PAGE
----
Grupo Aeromexico SAB cut a last minute deal with the main group of its unsecured creditors, easing the way for the airline to seek final approval to exit bankruptcy from a judge in New York.

The official committee of unsecured creditors in the company’s Chapter 11 case agreed to join more senior debt holders who back the plan, including Apollo Global Management Inc. and Delta Air Lines Inc. In return, unsecured creditors will get a note for $40 million, contingent on future performance.

The agreement means the only opposition the company faces to its proposal to slash $1.1 billion of debt is a smaller group of unsecured creditors lead by Invictus Global Management and Corvid Peak Capital Management. That group objects to the reorganization proposal, which would hand ownership stakes to senior debt holders Apollo and Delta.

The deal was announced at the start of a court hearing in Manhattan being overseen by U.S. Bankruptcy Judge Shelley Chapman. Chapman will hear final arguments about the proposal and then decide whether to approve the reorganization plan and allow Aeromexico to exit bankruptcy.

The court adjourned on Thursday afternoon and will reconvene Friday at 10 a.m. Eastern.

The plan would cut $1.1 billion of debt and hand Apollo and other top lenders an ownership stake. Apollo would also collect $150 million in cash. At the start of the bankruptcy, Apollo orchestrated a $1 billion rescue plan that helped keep the struggling airline afloat during its Chapter 11 case.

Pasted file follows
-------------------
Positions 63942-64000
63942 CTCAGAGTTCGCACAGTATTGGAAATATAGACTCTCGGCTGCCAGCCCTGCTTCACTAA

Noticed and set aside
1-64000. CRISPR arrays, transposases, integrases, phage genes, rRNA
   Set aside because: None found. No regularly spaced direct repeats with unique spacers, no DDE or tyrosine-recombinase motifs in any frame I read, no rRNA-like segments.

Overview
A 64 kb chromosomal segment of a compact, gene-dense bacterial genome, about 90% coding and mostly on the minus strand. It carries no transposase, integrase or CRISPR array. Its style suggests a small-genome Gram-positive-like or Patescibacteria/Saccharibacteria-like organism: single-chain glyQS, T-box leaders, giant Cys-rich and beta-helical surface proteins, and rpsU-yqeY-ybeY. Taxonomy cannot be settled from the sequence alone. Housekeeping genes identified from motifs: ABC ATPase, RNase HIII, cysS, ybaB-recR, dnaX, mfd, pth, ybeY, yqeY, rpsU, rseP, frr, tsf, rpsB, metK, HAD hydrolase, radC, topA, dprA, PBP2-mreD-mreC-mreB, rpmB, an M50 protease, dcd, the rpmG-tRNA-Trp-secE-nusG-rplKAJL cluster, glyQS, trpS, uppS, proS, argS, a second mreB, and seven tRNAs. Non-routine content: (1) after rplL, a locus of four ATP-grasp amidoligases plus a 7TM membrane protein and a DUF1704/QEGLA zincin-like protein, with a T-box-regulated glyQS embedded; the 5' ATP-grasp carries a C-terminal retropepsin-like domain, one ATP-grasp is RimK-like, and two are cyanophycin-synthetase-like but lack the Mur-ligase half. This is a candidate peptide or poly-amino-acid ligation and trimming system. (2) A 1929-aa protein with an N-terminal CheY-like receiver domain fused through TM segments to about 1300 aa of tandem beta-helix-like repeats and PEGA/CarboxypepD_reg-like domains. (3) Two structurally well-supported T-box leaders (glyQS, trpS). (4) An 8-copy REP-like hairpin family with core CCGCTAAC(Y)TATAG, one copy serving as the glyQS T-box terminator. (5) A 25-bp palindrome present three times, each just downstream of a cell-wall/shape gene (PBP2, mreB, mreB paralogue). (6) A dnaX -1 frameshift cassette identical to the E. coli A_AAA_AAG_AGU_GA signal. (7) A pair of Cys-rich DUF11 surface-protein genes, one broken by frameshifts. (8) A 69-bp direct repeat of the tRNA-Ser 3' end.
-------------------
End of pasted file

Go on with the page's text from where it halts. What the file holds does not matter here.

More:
Plan Objections

The hearing is likely the final courtroom showdown between the Invictus group and Aeromexico over the plan. Most creditors voted to support the proposal, according to court documents. The holdouts argue that the bankruptcy-exit plan undervalues the airline in order to benefit Apollo and Delta.

The plan should be rejected because it wrongly rewards some creditors with a chance to buy the new stock without giving similar debt holders the same option, Mike Comerford, a lawyer with the Invictus group, said during the hearing. The plan also gives improper retention bonuses to four Aeromexico insiders in violation of the bankruptcy code, Comerford argued.

Apollo, which led the debtor-in-possession financing, will retain a 22.38% stake while Delta will have 20%. A group of Mexican investors will hold a 4.1% stake, while the remaining shares will be distributed among new investors and creditors.

Earlier this month, shareholders approved an equity increase for $4.27 billion. The carrier will issue 682.1 billion new shares to be paid by capitalizing $3.4 billion in liabilities and injecting $828 million.

Chief Executive Officer Andres Conesa, Chief Financial Officer Ricardo Sanchez Baker and Chairman Javier Arrigunaga will remain in their current roles, according to the plan. Two additional board seats will be filled at a later date.

Aeromexico shareholders had also previously confirmed Arrigunaga, Valentin Diez Morodo, Antonio Cosio Pando, Jorge Esteve Recolons, Eduardo Tricio Haro, William Easter III and Conesa as board members. New to the board are Apollo’s Antoine Munfakh and Bogdan Ignaschenko, as well as Delta’s Glen Hauenstein and Andres Borrego from Credit Suisse.

Aeromexico filed bankruptcy in 2020 during the pandemic.

The case is Grupo Aeromexico, S.A.B. de C.V., 20-11563, U.S. Bankruptcy Court, Southern District of New York (Manhattan).